Germany is running out of workers
Never before in Germany have so many people been working (in a job) as today. Insurable employment last year was at a record high of 42 million people.
Perhaps the number will never be higher. Because baby boomers are now retiring. This is the generation defined as people born from 1946 to 1964 during the mid-20th century baby boom.
As a result, significantly more people are retiring than are entering the labour market. Last year the balance was around minus 300,000. By the end of the decade, it will increase to 700,000 per year. By 2030, the demographic gap in the labour market will add up to five million people.
No good prospects for Germany. Particularly because the entire social security system and large parts of the tax system are financed by the working part of the population.
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What should we do?
We must keep the working part of the population as large as possible. By people retiring later. By increasing the incentives to work more. By more immigration into the labour market. By tailor-made training so that qualifications better match the jobs offered. And by helping people to take up a job at all (despite the shortage of workers in Germany, 2.6 million people are unemployed; in addition, there is a hidden reserve of 3 million people, i.e. people who are not registered as unemployed but would work under appropriate conditions).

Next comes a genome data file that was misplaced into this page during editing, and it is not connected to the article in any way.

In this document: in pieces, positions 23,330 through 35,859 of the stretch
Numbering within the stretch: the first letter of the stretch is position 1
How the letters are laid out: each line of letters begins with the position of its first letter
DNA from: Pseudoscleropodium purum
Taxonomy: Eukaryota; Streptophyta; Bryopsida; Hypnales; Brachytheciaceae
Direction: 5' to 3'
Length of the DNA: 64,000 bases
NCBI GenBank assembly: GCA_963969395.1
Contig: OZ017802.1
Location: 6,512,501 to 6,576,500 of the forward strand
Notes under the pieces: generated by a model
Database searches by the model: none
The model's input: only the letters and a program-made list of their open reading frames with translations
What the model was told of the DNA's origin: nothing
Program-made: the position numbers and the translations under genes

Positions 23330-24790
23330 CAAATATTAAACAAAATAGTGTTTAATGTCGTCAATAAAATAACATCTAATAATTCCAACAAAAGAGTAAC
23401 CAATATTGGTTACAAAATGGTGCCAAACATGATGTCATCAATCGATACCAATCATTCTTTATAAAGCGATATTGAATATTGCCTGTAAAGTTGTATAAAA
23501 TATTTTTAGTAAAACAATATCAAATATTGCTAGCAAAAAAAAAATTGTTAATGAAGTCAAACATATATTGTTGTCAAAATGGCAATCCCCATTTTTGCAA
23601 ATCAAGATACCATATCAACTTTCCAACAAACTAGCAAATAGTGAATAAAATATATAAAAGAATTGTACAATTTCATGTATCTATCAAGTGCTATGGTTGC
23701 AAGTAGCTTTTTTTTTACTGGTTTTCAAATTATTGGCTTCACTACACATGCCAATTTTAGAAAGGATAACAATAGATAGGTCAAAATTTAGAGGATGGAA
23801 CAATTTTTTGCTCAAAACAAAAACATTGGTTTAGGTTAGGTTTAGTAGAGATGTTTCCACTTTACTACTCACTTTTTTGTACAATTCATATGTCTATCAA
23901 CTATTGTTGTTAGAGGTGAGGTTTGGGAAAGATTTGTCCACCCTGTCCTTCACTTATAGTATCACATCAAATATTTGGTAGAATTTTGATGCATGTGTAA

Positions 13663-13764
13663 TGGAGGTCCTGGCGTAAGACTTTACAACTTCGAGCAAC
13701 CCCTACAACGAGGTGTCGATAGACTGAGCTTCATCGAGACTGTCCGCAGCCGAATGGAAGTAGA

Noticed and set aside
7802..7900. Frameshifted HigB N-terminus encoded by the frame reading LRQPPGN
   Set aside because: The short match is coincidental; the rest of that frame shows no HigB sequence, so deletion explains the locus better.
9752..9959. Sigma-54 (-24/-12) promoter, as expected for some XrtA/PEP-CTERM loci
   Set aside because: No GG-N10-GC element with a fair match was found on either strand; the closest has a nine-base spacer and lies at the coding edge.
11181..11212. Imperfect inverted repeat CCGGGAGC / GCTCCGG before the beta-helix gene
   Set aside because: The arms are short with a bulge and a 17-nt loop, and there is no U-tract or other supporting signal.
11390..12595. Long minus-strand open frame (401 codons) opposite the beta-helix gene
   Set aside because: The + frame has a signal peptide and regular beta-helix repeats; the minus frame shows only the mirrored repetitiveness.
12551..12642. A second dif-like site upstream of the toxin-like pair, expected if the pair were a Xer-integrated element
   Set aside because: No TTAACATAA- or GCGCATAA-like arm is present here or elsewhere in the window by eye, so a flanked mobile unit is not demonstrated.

The upshot: Labor shortage has arrived in Germany. There are job offers on posters in shop windows on every corner. I am convinced that we are at the beginning of a time when workers will receive a new dimension of appreciation – provided politicians do their “homework” and set the framework in such a way that work pays off.
The Strolling Economist